Be smart: The best way to avoid ransom payments and cut down on the number of ransomware attacks is for organizations to practice good cyber hygiene, such as implementing multifactor authentication, Dwyer said.
2. Palo Alto Networks' bet on browser security
Palo Alto Networks has unveiled its second acquisition in a week, with its latest purchase potentially giving the company an edge in an up-and-coming vertical: browser security.
Driving the news: Palo Alto confirmed Monday it was buying Talon Cyber Security, an Israel-based enterprise browser provider.
- The deal came after a similar Palo Alto's announcement last week to buy Israeli cloud data security company Dig Security.
The big picture: Palo Alto's acquisition of Talon puts a spotlight on the need to protect against browser-targeted cyberattacks.
- Browsers have long been a blindspot for company security programs, and hackers have found success targeting flaws in employees' personal devices — especially those in the browser — to gain access to a company's systems.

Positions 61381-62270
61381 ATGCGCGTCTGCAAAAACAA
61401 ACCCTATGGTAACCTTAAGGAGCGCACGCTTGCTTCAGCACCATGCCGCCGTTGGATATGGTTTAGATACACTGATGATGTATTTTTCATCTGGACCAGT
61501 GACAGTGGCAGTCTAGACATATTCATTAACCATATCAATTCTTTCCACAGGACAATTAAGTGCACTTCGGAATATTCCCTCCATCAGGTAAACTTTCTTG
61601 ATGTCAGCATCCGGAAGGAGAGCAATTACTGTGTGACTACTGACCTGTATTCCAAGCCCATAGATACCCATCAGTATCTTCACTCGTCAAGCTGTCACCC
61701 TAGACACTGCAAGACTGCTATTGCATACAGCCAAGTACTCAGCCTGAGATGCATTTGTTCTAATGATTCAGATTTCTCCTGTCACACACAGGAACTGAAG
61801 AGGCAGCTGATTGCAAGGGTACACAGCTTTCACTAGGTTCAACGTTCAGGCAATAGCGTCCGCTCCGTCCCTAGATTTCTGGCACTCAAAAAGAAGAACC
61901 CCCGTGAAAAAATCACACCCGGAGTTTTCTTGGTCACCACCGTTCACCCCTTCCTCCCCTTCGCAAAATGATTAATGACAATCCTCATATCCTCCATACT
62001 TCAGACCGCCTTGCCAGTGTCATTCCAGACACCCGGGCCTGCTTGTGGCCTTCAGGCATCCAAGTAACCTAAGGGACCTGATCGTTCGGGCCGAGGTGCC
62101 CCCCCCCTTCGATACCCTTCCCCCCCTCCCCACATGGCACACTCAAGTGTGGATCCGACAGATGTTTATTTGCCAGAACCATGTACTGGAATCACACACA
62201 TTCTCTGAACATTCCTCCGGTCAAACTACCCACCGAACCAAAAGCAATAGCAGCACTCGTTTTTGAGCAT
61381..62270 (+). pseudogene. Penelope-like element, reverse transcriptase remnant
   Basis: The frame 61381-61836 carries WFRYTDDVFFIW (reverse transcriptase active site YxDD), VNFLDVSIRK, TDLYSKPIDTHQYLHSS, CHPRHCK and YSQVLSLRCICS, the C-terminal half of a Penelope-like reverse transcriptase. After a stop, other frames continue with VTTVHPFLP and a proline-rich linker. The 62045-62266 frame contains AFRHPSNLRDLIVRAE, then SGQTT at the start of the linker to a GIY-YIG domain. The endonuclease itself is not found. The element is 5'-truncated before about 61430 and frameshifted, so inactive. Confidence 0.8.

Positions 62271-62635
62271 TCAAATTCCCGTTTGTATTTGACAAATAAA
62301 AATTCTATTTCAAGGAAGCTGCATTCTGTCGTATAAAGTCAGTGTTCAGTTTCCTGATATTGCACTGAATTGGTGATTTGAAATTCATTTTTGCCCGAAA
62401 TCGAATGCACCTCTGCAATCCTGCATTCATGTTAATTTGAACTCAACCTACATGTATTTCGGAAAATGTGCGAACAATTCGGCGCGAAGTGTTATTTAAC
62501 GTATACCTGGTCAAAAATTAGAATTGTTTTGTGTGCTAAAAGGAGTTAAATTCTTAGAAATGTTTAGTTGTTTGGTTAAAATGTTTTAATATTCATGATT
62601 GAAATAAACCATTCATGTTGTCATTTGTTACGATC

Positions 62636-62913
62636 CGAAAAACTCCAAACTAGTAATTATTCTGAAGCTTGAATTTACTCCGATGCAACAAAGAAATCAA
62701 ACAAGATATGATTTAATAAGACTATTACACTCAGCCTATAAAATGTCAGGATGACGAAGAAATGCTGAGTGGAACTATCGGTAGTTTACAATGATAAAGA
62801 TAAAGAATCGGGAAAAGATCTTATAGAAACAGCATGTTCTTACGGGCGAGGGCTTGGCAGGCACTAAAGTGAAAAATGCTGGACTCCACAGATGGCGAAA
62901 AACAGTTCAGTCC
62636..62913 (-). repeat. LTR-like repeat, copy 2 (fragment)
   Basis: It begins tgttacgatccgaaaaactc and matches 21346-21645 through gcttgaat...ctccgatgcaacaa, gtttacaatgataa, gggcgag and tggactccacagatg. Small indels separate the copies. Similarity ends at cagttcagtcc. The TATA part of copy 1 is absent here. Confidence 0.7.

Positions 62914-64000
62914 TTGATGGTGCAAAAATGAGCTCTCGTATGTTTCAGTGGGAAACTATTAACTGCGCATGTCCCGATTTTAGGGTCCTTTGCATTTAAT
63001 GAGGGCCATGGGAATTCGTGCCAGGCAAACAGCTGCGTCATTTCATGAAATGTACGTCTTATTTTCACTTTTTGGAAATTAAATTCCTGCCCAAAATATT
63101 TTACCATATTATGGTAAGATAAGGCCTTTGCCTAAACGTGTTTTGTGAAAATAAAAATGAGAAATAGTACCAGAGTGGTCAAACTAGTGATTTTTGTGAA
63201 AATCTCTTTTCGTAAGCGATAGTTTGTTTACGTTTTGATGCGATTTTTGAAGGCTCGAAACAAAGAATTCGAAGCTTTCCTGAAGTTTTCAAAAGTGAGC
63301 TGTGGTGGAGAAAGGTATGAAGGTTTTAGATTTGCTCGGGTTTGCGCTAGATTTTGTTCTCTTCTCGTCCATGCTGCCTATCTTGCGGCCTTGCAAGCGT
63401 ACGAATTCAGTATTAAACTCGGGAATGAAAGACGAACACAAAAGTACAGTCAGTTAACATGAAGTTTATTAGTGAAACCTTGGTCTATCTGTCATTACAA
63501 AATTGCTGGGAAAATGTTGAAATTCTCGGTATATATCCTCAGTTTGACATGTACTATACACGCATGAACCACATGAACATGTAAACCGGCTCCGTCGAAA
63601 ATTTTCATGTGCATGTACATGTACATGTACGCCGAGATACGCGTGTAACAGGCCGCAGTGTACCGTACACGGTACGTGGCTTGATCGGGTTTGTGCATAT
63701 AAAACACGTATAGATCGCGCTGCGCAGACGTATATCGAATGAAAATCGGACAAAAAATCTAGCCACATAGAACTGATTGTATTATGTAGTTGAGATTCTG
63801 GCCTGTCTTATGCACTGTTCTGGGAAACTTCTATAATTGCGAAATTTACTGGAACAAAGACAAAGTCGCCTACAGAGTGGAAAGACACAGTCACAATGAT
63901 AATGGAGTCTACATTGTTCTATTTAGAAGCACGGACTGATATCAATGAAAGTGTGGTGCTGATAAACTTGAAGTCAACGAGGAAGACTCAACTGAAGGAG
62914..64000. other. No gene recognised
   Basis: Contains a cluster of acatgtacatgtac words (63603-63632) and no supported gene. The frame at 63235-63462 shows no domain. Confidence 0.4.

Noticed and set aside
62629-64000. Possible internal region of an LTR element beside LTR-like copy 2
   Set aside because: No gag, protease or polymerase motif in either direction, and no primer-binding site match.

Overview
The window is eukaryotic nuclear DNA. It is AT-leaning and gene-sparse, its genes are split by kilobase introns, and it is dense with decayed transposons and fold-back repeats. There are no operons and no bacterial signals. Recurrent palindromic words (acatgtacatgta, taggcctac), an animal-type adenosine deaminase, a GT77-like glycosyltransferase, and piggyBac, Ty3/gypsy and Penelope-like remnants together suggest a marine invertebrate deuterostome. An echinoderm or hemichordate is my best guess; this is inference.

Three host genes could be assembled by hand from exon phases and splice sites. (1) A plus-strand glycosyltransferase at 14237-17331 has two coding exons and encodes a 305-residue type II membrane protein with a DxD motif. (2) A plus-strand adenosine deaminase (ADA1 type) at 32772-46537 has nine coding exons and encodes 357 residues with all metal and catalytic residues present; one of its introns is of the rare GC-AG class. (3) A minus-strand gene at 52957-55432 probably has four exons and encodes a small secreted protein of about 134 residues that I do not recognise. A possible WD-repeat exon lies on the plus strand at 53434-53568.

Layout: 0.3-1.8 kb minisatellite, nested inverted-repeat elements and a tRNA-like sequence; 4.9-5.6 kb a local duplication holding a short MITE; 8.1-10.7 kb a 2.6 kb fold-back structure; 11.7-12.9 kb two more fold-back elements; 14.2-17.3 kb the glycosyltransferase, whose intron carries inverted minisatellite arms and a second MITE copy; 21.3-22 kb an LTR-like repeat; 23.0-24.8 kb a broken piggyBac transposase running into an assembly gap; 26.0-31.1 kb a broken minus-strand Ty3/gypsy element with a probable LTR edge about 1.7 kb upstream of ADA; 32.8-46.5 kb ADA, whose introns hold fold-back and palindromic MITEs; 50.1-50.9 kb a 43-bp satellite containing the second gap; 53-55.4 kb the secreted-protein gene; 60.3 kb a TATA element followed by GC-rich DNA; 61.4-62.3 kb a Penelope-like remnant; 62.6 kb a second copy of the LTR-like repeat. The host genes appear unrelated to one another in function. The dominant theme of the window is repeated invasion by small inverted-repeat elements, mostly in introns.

- Many of Palo Alto's competitors offer browser extensions that can help scan for these flaws. But few of its competitors, if any, have their own enterprise browser offering that can protect employees even on personal laptops or phones, Paddy Harrington, a senior analyst at Forrester, told Axios.
Details: Talon was founded in 2021 and has about 130 employees, according to Israeli news site CTech.
- Talon's approach differs from that of other major cyber companies' browser security tools.
- Instead of solely relying on a browser plug-in extension to protect browser data, Talon has built an entirely new browser from the ground up that serves as a secure access point for corporate apps and data.
What they're saying: "Palo's taking a different track," Harrington said. "Some of the other players are trying to do [browser] extensions. No one has gone down this path yet."
Between the lines: Palo Alto's purchase of Talon could inspire competitors — like CrowdStrike or Trend Micro — to go out and buy their own enterprise browser providers.
- "This isn't a small purchase," Harrington said. "It gives validity to that focus in on the browser."